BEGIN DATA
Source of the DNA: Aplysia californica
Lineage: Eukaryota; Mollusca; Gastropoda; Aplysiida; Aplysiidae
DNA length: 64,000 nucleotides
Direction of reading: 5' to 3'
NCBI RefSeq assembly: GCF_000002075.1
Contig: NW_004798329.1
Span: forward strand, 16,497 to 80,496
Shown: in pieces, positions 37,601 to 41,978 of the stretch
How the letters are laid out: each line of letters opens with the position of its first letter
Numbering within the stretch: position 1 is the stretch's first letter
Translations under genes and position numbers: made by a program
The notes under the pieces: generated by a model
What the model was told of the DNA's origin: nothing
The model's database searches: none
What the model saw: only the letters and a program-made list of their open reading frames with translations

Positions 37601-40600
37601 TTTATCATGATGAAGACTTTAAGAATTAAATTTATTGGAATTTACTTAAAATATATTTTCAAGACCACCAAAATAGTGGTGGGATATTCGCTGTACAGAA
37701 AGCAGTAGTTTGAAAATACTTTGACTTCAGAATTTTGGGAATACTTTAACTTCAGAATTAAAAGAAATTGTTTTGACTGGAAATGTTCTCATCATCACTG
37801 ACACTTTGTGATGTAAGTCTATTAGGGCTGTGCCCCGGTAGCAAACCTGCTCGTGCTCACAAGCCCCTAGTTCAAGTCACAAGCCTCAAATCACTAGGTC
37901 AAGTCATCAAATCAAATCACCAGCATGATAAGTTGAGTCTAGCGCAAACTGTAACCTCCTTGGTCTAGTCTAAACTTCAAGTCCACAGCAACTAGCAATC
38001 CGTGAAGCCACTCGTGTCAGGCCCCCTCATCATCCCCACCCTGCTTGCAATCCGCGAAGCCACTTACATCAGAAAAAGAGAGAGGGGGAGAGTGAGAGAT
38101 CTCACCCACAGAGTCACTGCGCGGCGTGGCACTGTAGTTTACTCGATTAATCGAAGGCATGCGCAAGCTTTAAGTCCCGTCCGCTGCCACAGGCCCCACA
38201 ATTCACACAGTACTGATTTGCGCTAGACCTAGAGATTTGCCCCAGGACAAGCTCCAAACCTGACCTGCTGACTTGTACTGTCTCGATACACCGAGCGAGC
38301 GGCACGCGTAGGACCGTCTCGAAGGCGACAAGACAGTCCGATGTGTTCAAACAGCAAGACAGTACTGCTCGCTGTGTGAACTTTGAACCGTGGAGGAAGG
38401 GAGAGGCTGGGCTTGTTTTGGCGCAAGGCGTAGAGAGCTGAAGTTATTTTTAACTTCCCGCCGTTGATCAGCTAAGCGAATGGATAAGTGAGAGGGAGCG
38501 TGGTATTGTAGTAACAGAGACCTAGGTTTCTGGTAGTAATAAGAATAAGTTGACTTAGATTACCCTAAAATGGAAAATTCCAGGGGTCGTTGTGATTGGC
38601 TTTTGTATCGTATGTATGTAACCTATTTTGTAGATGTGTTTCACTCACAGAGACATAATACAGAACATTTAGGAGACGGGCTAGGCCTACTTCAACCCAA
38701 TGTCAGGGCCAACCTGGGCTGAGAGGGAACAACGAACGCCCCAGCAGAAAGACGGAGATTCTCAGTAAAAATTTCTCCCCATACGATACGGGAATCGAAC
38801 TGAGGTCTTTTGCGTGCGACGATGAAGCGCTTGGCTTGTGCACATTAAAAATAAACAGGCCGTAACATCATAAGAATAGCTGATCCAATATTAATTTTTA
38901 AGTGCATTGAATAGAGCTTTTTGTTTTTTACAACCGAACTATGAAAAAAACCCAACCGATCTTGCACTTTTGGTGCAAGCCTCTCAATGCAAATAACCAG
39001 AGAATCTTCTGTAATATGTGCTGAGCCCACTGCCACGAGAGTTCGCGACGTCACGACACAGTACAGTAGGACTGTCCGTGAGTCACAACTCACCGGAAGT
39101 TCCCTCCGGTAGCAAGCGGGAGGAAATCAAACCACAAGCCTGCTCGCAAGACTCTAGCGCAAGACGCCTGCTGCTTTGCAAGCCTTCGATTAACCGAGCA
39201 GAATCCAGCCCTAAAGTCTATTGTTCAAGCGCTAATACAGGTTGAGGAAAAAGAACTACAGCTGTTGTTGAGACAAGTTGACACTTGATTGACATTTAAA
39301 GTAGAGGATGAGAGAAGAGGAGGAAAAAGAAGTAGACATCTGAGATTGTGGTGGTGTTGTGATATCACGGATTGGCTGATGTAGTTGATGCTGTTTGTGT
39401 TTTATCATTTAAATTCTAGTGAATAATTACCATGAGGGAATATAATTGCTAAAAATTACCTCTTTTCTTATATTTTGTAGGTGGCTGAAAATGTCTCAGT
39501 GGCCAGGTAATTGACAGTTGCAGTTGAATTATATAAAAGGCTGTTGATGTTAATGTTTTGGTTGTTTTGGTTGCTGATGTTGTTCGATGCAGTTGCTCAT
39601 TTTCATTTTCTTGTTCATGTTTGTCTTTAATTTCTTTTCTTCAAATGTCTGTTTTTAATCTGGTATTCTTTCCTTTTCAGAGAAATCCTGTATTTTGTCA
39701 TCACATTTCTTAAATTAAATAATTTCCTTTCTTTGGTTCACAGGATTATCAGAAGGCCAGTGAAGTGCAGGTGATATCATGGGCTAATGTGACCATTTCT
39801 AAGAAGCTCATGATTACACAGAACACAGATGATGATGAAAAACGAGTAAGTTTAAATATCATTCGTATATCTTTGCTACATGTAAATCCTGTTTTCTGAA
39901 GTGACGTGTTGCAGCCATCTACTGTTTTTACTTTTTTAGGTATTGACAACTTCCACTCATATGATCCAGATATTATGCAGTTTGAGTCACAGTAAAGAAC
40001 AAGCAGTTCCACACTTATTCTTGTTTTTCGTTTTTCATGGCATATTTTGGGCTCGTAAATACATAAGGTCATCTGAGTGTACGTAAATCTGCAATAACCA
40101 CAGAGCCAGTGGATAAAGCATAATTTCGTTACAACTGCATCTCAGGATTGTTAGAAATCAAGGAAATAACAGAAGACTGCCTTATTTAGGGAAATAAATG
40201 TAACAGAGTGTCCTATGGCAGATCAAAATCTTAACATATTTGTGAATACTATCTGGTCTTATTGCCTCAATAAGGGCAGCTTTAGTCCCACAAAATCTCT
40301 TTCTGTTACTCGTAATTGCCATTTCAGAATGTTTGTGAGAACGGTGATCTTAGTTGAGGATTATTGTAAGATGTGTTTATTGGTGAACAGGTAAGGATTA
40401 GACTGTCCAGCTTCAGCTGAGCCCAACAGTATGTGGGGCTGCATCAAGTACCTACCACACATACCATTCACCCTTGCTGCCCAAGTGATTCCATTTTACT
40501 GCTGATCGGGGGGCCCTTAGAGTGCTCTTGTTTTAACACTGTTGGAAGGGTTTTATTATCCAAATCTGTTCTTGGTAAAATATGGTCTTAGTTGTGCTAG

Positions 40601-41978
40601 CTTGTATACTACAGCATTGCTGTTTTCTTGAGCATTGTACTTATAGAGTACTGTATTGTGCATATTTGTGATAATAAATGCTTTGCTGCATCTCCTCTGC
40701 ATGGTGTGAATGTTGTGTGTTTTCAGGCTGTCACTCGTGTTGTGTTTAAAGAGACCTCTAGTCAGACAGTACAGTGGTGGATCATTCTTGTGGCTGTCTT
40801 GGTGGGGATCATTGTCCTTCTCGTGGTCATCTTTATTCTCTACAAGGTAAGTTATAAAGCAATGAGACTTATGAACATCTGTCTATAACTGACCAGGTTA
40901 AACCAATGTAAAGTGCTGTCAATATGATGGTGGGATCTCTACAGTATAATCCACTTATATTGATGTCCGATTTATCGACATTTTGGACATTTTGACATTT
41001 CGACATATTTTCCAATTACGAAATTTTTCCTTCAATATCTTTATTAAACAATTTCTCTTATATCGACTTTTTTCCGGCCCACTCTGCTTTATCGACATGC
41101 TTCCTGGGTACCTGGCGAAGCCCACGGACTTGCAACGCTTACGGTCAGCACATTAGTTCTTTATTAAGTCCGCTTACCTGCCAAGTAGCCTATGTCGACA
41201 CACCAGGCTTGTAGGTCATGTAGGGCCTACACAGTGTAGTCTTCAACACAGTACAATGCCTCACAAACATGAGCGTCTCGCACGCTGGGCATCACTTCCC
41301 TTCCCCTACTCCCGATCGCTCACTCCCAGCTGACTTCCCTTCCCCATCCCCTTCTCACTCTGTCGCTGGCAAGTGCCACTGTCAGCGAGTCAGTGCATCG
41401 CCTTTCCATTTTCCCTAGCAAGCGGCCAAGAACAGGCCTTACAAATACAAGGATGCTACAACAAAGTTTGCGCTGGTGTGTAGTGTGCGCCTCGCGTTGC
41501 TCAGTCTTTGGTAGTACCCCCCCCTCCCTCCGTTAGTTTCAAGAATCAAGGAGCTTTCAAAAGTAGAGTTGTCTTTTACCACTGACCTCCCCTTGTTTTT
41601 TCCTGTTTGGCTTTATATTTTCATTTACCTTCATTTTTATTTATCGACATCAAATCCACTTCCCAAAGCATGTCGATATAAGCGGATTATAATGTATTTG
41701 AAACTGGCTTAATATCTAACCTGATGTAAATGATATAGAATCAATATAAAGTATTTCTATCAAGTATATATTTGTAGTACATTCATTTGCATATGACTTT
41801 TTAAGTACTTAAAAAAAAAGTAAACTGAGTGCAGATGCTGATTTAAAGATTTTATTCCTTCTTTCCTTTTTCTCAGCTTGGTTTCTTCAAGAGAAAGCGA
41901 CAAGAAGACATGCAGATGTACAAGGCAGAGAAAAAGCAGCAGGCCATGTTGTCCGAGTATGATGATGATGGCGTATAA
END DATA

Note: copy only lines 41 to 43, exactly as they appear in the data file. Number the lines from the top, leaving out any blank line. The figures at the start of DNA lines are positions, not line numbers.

40001 AAGCAGTTCCACACTTATTCTTGTTTTTCGTTTTTCATGGCATATTTTGGGCTCGTAAATACATAAGGTCATCTGAGTGTACGTAAATCTGCAATAACCA
40101 CAGAGCCAGTGGATAAAGCATAATTTCGTTACAACTGCATCTCAGGATTGTTAGAAATCAAGGAAATAACAGAAGACTGCCTTATTTAGGGAAATAAATG
40201 TAACAGAGTGTCCTATGGCAGATCAAAATCTTAACATATTTGTGAATACTATCTGGTCTTATTGCCTCAATAAGGGCAGCTTTAGTCCCACAAAATCTCT